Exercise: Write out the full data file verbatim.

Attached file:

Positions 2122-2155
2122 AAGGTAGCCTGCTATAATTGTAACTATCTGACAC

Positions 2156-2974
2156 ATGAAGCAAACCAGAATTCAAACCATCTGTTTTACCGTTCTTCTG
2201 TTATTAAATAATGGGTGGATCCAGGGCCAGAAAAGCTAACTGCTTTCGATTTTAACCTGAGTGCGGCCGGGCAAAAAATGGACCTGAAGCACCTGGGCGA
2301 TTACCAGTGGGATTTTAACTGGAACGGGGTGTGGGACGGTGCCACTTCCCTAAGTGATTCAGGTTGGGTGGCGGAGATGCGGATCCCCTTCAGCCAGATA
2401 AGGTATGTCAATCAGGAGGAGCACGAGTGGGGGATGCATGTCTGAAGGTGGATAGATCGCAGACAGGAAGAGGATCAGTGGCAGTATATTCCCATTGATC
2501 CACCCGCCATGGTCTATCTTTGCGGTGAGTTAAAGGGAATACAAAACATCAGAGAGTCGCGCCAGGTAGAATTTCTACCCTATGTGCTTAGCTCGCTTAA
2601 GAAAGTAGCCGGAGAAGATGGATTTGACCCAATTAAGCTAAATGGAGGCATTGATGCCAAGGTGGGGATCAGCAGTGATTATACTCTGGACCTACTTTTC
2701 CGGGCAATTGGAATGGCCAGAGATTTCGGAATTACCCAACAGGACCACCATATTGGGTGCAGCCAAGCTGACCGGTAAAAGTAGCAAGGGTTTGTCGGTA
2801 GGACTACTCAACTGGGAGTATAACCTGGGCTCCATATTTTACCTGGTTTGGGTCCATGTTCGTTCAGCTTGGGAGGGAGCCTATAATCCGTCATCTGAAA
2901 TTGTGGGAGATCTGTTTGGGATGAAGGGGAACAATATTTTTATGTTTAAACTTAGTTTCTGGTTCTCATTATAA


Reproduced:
Positions 2122-2155
2122 AAGGTAGCCTGCTATAATTGTAACTATCTGACAC

Positions 2156-2974
2156 ATGAAGCAAACCAGAATTCAAACCATCTGTTTTACCGTTCTTCTG
2201 TTATTAAATAATGGGTGGATCCAGGGCCAGAAAAGCTAACTGCTTTCGATTTTAACCTGAGTGCGGCCGGGCAAAAAATGGACCTGAAGCACCTGGGCGA
2301 TTACCAGTGGGATTTTAACTGGAACGGGGTGTGGGACGGTGCCACTTCCCTAAGTGATTCAGGTTGGGTGGCGGAGATGCGGATCCCCTTCAGCCAGATA
2401 AGGTATGTCAATCAGGAGGAGCACGAGTGGGGGATGCATGTCTGAAGGTGGATAGATCGCAGACAGGAAGAGGATCAGTGGCAGTATATTCCCATTGATC
2501 CACCCGCCATGGTCTATCTTTGCGGTGAGTTAAAGGGAATACAAAACATCAGAGAGTCGCGCCAGGTAGAATTTCTACCCTATGTGCTTAGCTCGCTTAA
2601 GAAAGTAGCCGGAGAAGATGGATTTGACCCAATTAAGCTAAATGGAGGCATTGATGCCAAGGTGGGGATCAGCAGTGATTATACTCTGGACCTACTTTTC
2701 CGGGCAATTGGAATGGCCAGAGATTTCGGAATTACCCAACAGGACCACCATATTGGGTGCAGCCAAGCTGACCGGTAAAAGTAGCAAGGGTTTGTCGGTA
2801 GGACTACTCAACTGGGAGTATAACCTGGGCTCCATATTTTACCTGGTTTGGGTCCATGTTCGTTCAGCTTGGGAGGGAGCCTATAATCCGTCATCTGAAA
2901 TTGTGGGAGATCTGTTTGGGATGAAGGGGAACAATATTTTTATGTTTAAACTTAGTTTCTGGTTCTCATTATAA